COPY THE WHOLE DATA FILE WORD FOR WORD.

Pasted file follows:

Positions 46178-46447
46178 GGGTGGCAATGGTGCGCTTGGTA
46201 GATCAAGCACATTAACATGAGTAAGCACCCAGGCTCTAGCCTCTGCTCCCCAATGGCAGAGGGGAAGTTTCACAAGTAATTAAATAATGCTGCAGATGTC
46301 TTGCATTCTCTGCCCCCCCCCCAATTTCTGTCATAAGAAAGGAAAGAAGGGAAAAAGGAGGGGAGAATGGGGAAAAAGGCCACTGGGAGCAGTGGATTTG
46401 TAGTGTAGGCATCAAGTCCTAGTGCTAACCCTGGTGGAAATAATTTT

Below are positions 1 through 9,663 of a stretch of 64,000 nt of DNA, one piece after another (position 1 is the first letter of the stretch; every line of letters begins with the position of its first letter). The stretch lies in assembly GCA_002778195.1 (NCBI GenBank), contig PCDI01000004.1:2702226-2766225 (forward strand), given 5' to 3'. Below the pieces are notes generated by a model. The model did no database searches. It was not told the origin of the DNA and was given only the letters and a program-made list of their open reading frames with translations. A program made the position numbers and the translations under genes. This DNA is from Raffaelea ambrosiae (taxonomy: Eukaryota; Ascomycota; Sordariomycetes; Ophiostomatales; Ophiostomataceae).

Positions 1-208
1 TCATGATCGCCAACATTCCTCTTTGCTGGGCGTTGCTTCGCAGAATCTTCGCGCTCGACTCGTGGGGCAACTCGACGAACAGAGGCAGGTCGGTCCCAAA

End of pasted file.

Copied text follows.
Positions 46178-46447
46178 GGGTGGCAATGGTGCGCTTGGTA
46201 GATCAAGCACATTAACATGAGTAAGCACCCAGGCTCTAGCCTCTGCTCCCCAATGGCAGAGGGGAAGTTTCACAAGTAATTAAATAATGCTGCAGATGTC
46301 TTGCATTCTCTGCCCCCCCCCCAATTTCTGTCATAAGAAAGGAAAGAAGGGAAAAAGGAGGGGAGAATGGGGAAAAAGGCCACTGGGAGCAGTGGATTTG
46401 TAGTGTAGGCATCAAGTCCTAGTGCTAACCCTGGTGGAAATAATTTT

Below are positions 1 through 9,663 of a stretch of 64,000 nt of DNA, one piece after another (position 1 is the first letter of the stretch; every line of letters begins with the position of its first letter). The stretch lies in assembly GCA_002778195.1 (NCBI GenBank), contig PCDI01000004.1:2702226-2766225 (forward strand), given 5' to 3'. Below the pieces are notes generated by a model. The model did no database searches. It was not told the origin of the DNA and was given only the letters and a program-made list of their open reading frames with translations. A program made the position numbers and the translations under genes. This DNA is from Raffaelea ambrosiae (taxonomy: Eukaryota; Ascomycota; Sordariomycetes; Ophiostomatales; Ophiostomataceae).

Positions 1-208
1 TCATGATCGCCAACATTCCTCTTTGCTGGGCGTTGCTTCGCAGAATCTTCGCGCTCGACTCGTGGGGCAACTCGACGAACAGAGGCAGGTCGGTCCCAAA